If there is one word that scares entrepreneurs and businesspeople alike, it’s the “B” word – bankruptcy.
For the individual concerned, it means the loss of assets and a significant impact on their ability to obtain credit, travel overseas or manage a corporation during the bankruptcy period, which normally lasts three years.
For a creditor, having a customer declared bankrupt can also mean having to settle for cents in the dollar on a debt, or even having to write it off entirely.
As a result, bankruptcy is usually only undertaken when other methods of debt repayment, such as personal insolvency agreements or debt agreements, are inappropriate or have failed.
A person becomes bankrupt by either:
- Applying for bankruptcy – a debtor’s petition where the debtor seeks bankruptcy by presenting a petition for bankruptcy to the official receiver.
- Being placed in bankruptcy – a creditor’s petition where a creditor owed at least $2,000 proceeds through the Federal Magistrates Court to have a debtor declared bankrupt by way of a Sequestration Order.
The Federal Magistrates Court may appoint a trustee, or a debtor lodging a debtor;s petition may also lodge it with a signed Consent to Act from a registered trustee, who will administer the bankrupt estate.
If a consent is not lodged, the official receiver will act as trustee.
The trustee then takes control of the bankrupt;s assets, excluding certain property categories, which include most household goods, superannuation, limited tools of trade and motor vehicles up to a set value.
The bankrupt business must complete a Statement of Affairs detailing all assets and liabilities, and personal financial information. There are severe penalties for non-disclosure and the period of bankruptcy will not start until this Statement of Affairs is lodged.
The debtor must also give all reasonable assistance to the trustee, notify the trustee of where they are living and if there are any changes in employment.
They must obtain permission if they wish to travel overseas. Federal police are well practiced in boarding flights about to leave Australia and off-loading bankrupts who are attempting to leave the country without informing the trustee.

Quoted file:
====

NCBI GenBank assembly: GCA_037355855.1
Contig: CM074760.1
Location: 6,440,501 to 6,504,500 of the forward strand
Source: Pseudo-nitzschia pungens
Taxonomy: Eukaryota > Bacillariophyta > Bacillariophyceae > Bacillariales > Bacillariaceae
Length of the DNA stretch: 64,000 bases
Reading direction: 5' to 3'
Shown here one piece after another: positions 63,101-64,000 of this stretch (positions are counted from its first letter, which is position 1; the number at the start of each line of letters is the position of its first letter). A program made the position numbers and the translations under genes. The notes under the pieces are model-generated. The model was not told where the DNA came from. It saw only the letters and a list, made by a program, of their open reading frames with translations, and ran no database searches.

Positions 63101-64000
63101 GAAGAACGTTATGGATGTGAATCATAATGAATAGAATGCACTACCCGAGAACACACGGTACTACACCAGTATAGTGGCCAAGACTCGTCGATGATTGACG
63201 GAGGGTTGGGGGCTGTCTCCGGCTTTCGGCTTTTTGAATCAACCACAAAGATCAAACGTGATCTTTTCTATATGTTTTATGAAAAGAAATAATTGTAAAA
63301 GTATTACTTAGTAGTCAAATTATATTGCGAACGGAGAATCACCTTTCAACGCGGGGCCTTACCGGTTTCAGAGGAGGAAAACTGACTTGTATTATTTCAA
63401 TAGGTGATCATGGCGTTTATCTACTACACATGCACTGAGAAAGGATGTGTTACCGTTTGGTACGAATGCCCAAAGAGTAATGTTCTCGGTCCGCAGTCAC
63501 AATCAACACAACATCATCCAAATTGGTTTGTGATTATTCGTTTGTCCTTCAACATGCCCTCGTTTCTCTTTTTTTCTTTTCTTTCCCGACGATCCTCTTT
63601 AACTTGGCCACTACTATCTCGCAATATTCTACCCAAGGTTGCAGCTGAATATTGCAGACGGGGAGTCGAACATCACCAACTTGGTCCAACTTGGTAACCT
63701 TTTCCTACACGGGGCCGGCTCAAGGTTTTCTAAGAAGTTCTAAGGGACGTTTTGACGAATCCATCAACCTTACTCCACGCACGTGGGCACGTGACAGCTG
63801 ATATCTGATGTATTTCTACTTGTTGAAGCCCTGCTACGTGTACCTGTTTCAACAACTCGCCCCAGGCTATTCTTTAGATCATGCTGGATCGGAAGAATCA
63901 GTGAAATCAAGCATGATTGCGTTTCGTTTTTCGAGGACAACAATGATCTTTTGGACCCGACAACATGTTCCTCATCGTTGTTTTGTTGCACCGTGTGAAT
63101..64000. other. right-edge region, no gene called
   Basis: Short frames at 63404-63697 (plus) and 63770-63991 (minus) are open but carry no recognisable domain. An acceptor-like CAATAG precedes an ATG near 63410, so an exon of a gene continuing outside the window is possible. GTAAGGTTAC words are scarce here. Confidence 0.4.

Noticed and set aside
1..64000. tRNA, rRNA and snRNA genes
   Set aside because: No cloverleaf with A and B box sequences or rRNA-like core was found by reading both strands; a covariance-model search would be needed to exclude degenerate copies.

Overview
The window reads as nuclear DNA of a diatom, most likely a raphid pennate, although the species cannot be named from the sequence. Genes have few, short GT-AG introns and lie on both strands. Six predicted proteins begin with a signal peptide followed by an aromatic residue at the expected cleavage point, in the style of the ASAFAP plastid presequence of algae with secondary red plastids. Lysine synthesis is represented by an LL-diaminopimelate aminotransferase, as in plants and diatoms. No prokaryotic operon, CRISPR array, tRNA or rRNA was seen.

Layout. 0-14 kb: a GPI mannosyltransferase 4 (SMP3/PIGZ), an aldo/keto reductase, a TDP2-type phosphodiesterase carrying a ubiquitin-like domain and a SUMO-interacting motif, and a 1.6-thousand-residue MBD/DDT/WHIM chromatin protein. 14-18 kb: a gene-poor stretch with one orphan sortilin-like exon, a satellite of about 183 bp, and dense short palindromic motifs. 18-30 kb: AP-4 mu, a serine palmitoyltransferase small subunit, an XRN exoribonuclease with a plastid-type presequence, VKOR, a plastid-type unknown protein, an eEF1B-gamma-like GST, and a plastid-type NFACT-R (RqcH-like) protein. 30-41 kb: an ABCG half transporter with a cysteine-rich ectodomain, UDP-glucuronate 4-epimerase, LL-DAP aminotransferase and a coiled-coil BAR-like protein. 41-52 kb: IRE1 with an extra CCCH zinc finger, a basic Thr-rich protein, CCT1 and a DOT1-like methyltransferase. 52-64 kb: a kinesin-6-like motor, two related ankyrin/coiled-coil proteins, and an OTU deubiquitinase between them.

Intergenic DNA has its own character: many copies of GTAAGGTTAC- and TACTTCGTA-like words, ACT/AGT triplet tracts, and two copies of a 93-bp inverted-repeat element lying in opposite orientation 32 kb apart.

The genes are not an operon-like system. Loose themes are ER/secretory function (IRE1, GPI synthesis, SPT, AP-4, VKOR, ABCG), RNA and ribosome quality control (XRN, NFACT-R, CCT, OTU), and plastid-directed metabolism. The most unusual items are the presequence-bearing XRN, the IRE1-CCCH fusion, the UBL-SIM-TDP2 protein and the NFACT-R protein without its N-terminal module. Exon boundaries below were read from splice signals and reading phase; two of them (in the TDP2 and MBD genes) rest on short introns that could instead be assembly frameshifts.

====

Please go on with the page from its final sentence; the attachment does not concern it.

Real estate, investments and even property acquired during the period of bankruptcy, such as lottery winnings or benefits received from a will, fall under the control of the trustee.
Bankrupts on relatively high incomes may also be required to make contributions to their bankrupt estate from their income. This will apply to people currently earning $37,537.50 net of tax (for a person with no dependents). This limit increases by CPI each six months.
Some people enter bankruptcy believing they can hide money or ‘insulate’ assets by transferring them to friends or other family members before they are declared bankrupt. The reality is very different.
The trustee has extremely wide powers and can claim back property or money the bankrupt may have transferred to others to avoid it falling into the hands of creditors.
The trustee can also ‘claw back’ payments to creditors who have been paid in preference to others shortly before bankruptcy.
After deducting expenses and costs, the trustee will then divide the proceeds from the realisation of the remaining assets among the creditors in proportion to their provable debts. These debts do not include fines.
After bankruptcy, creditors no longer have the right to enforce any remedy to recover provable debts against the bankrupt, but creditors holding security over a bankrupt’s assets may act upon that security.
A bankrupt is required to give the trustee all reasonable assistance in managing the insolvency and this is backed by severe penalties for offences against the Bankruptcy Act. These include concealing property from the trustee (imprisonment for up to three years) and false declaration (imprisonment for up to 12 months).
For the bankrupt, the following penalties may also apply: obtaining credit without disclosing the bankruptcy (imprisonment for up to three years) and disposing of property after bankruptcy (imprisonment for up to three years.)
Non disclosure to the trustee can also result in the normal three-year period of bankruptcy being extended to eight years if the trustee objects to a bankrupt entity’s discharge.
However, the bankruptcy can be annulled if the bankrupt is able to repay the debts in full or to the satisfaction of the creditors.
In some cases, bankruptcy will be unavoidable, but it should always be viewed as the option of last resort for personal insolvency.
Alan Scott is a Partner with Insolvency specialists, SimsPartners South Australia. He is also a Registered trustee. (08) 8233 9900.